The tutorial includes instructions for two different types of wristwatch bands: one Batman-inspired utility band, which can hold small tools and an audio adapter for the Apple Watch; and a simple, more design oriented band which features a hexagonal pattern. Of course, like with all Ruiz Brothers projects, they encourage makers to use their designs as a starting point but to add their own style to the make.
If you’re interested in 3D printing your own Apple Watch band, you’ll first need a few supplies. First off, an Apple Watch. Right? Once you’ve got that though, you’ll only need some NinjaFlex filament, and Apple Watch connectors, which can be ordered online for about €3. If you don’t have an FDM 3D printer handy, you can always reach out to a local 3D print service for the printing.
NinjaFlex is a flexible Thermoplastic polyurethane (TPU) that can be printed using most commercial 3D printers, making it an easy and accessible material to work with, especially for things like wearables. As Noe Ruiz points out, by 3D printing the watch strap using NinjaFlex, the 3D model can be designed flat, as the band was simply be wrapped onto the wrist after printing.
Anyway, once you’ve got all your parts, you can get going with 3D printing the wristband of your choice. The 3D models provided by Ruiz are fitted to his wrist (220mm in diameter) so if you need a larger or smaller size you can make that adjustment before 3D printing, as the band does not include sizing holes. Fortunately, he has included user parameters, so adjusting the size of the band should be a cinch.
If you are 3D printing the band yourself, here are some settings you can use as a reference for optimal printing with flexible filaments (provided by the Ruiz Brothers):
- Extruder Temperature: 235/240 degree Celsius
- With non-heated bed: use blue painters tape or PrintInZ surface
- With a heated bed: set to 50/65 degrees Celsius
- Print speed: 30mm/s
- Movement speed: 60mm/s
- First layer speed: 50%
- Retraction distance: 1mm
- Retraction speed: 30mm/s
Also, if you are 3D printing the two-tone hexagonal band, you can either use your dual extrusion 3D printer, or, if you are using a single-extruder 3D printer, you can simply pause the print, swap the filament, and resume. If you have another method for two-tone printing, by all means, use it.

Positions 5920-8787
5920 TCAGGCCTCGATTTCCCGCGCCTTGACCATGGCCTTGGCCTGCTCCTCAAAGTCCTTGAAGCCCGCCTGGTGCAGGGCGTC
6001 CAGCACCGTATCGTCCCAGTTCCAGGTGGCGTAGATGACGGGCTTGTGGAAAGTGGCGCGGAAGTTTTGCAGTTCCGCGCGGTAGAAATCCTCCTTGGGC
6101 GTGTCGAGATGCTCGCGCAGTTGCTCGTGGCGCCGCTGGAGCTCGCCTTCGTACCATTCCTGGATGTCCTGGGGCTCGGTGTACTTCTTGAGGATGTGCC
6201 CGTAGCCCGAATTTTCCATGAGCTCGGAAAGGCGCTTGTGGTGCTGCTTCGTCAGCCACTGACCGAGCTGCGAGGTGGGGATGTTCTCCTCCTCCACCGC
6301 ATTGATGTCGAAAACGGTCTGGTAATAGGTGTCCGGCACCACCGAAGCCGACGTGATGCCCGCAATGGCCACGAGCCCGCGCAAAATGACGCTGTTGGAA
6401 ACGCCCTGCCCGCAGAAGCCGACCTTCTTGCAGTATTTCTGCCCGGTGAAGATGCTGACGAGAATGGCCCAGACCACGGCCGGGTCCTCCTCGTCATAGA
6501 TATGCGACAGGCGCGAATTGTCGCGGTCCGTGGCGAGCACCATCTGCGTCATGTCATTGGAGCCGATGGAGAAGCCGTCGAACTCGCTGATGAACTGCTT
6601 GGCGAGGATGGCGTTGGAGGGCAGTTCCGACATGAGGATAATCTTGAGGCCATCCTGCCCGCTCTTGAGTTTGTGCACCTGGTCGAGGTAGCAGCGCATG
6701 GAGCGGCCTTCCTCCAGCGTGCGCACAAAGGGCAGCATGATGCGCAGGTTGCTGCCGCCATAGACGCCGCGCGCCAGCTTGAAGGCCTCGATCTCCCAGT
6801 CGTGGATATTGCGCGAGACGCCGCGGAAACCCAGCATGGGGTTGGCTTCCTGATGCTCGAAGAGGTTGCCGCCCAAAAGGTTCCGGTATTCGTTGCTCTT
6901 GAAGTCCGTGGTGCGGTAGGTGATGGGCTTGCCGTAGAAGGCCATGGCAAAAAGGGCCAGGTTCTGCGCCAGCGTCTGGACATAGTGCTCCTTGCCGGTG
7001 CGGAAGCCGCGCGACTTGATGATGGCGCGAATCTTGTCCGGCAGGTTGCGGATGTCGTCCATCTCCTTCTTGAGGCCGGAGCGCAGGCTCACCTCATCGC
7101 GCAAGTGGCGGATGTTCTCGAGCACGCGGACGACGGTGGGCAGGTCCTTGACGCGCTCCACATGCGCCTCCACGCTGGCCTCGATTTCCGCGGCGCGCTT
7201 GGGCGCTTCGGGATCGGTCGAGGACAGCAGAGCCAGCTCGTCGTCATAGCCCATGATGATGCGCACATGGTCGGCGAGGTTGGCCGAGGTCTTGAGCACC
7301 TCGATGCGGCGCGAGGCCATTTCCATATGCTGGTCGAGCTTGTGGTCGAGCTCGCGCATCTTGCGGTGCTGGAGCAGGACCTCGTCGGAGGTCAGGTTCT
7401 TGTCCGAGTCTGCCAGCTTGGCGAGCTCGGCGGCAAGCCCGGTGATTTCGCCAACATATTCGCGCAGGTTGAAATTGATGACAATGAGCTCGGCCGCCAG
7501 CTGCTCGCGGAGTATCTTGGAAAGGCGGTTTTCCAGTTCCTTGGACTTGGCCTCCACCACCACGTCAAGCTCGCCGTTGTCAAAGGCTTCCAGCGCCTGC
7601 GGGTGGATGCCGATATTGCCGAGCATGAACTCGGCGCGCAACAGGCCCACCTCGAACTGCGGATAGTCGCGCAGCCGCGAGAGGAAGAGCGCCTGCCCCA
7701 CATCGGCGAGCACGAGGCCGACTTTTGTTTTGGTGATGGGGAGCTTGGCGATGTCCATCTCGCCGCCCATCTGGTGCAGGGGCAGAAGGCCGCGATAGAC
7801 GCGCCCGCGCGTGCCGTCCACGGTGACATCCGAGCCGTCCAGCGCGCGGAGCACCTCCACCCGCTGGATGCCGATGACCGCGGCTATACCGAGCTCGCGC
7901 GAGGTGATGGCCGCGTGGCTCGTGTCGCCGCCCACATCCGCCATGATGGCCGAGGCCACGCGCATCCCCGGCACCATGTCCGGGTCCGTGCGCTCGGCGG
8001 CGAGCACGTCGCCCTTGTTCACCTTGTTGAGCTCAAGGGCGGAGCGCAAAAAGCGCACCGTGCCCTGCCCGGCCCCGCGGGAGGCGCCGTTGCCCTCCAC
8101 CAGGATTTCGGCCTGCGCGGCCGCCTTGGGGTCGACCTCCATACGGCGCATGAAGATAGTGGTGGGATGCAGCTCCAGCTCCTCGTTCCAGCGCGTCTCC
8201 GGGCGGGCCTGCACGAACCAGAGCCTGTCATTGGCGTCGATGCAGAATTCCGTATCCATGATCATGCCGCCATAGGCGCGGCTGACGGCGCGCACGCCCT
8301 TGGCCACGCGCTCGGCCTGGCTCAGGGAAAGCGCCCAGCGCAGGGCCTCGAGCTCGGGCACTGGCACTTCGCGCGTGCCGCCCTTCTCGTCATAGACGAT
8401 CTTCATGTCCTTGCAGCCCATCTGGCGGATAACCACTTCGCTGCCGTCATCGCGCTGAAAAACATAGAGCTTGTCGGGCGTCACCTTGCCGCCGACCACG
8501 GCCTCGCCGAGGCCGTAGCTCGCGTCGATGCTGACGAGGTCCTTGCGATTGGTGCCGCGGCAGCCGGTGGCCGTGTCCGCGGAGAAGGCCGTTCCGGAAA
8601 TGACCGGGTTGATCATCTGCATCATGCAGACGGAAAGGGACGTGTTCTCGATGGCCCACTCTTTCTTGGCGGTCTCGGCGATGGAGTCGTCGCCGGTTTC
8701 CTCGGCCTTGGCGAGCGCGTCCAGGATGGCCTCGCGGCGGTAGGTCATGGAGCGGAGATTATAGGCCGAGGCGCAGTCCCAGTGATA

Once you have your band parts 3D printed, you’ll have to ready your Apple Watch for assembly. First, remove the original Apple Watch bands using their quick release mechanism. Next, install the 3D printed bands to the Apple Watch connector pieces (not yet attached to the watch). Be sure to install these in the right orientation with the bands, as shown in the photo. As Ruiz points out: “You'll notice each connector has three little "bumpers" across the stem. They're black on one side. On the other side, the middle bumper is gray/chrome. The side with the three black bumpers should be "face up" with the "top side" of the bands.”
To install the connectors, you’ll have to unscrew their tiny axles using a 0.8 Star Bit (or one of a similar size). Here, be careful not to lose the tiny screws. Once you’ve unscrewed one axle on each connector, you can simply install the watch bands onto them, and screw them back securely. Once both band parts are fastened to the connectors, just slide the connectors into the Apple Watch and presto, you’ve got yourself a new watch.
The wristwatch band features two small rectangular nubs that can be pushed through corresponding holes on the opposite side to fasten it around your wrist. As always, we can’t wait to see what the talented Ruiz Brothers come up with next!